Last week I wrote about the Requirements to File a Chapter 7 Bankruptcy Case. I wrote who (or what) can file chapter 7 case, the means testing requirement involved in chapter 7 cases, and the requirement that a chapter 7 debtor have a credit counseling briefing prior to filing a chapter 7 case. This week, I will look at the question that, while it does not come up often, can be quite important in the few cases where it is an issue: the venue of the bankruptcy case. Then I will write about what a chapter 7 debtor has to do to obtain a discharge.
Venue in Chapter 7 Cases
Venue is a legal term with a simple definition. Venue is the place where a legal action is allowed to take place. In bankruptcy cases, that means that lawyers filing bankruptcy cases must file the case in a district (state or federal territory or commonwealth) allowed by the venue provisions found in Title 28, section 1408. And in almost every Chapter 7 Bankruptcy case, the appropriate venue for the case is simple: the state in which the debtor resides is the appropriate place to file the case.
However, the residence of the debtor does not have to control the venue of the bankruptcy case. Section 1408 tells us that venue is appropriate where a debtor is domiciled (the debtor’s permanent home where the debtor intends to reside), resides (living presently), has his principal place of business in the United States, or principal asset in the United States. “Principal” has been defined by the court to mean business headquarters in determining venue, and “principal” has been defined to mean most valuable in determining venue based on asset location. And remember that the place of business definition does not necessarily refer to a business filing a chapter 7 bankruptcy. It can simply involve an individual filing a personal bankruptcy who owns her own business. The debtor in this situation could reside, say, in Superior, Wisconsin, but have her business located in Duluth, Minnesota. In this example, the business owner could file a bankruptcy case in either Wisconsin (where she resides) or Minnesota (where she has her principal place of business).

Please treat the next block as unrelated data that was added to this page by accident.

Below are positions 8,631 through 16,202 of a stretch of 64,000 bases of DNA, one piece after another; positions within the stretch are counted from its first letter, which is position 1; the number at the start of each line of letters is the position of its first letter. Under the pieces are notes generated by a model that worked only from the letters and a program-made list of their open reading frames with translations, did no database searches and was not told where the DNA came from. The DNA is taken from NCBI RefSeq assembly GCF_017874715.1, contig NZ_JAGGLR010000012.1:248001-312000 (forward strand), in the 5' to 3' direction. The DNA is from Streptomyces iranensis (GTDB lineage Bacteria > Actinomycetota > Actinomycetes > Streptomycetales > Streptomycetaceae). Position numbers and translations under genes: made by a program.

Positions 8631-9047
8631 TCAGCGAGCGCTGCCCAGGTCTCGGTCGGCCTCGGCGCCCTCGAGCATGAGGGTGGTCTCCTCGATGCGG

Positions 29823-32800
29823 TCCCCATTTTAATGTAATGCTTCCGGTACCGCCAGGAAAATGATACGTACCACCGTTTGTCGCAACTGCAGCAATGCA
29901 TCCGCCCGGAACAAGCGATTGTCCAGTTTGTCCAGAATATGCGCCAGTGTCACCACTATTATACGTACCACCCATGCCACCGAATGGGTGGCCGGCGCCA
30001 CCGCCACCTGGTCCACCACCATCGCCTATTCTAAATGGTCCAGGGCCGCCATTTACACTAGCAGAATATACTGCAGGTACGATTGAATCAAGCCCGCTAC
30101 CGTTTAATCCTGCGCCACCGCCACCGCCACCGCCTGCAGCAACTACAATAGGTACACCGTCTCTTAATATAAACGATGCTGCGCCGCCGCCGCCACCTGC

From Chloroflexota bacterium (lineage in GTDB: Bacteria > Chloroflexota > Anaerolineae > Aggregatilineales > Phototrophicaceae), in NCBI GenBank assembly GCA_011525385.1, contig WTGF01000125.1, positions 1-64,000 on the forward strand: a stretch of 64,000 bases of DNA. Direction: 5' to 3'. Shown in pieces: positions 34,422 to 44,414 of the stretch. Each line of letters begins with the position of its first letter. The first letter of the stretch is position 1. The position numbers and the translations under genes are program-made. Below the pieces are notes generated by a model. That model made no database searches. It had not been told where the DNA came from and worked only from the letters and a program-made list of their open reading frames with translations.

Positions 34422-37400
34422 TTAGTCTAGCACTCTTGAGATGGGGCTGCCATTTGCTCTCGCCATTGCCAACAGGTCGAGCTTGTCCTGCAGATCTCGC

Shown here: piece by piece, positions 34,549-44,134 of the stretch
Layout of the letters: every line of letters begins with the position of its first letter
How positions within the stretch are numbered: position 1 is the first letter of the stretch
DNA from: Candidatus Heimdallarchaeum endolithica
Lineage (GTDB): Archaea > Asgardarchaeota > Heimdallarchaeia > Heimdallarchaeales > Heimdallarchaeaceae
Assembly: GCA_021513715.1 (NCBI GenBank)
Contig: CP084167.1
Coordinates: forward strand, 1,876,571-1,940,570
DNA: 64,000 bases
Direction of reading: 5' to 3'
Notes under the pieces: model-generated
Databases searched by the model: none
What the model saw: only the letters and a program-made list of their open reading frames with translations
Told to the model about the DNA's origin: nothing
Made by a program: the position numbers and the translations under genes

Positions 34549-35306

I once represented a client who lived south of Los Angeles, California, but still owned a town home in Apple Valley, Minnesota. Because of exemption laws, she would be able to retain all of the property she owned if she filed in Minnesota, the state in which her principal asset was located; if she filed in California, the state where she lived, she would not be able to retain all of the property she owned. So, even though she lived in Southern California, we filed her bankruptcy case with the Bankruptcy Court in St. Paul, Minnesota. Venue was appropriate since the principal asset that she owned was located in Minnesota, even if she was not.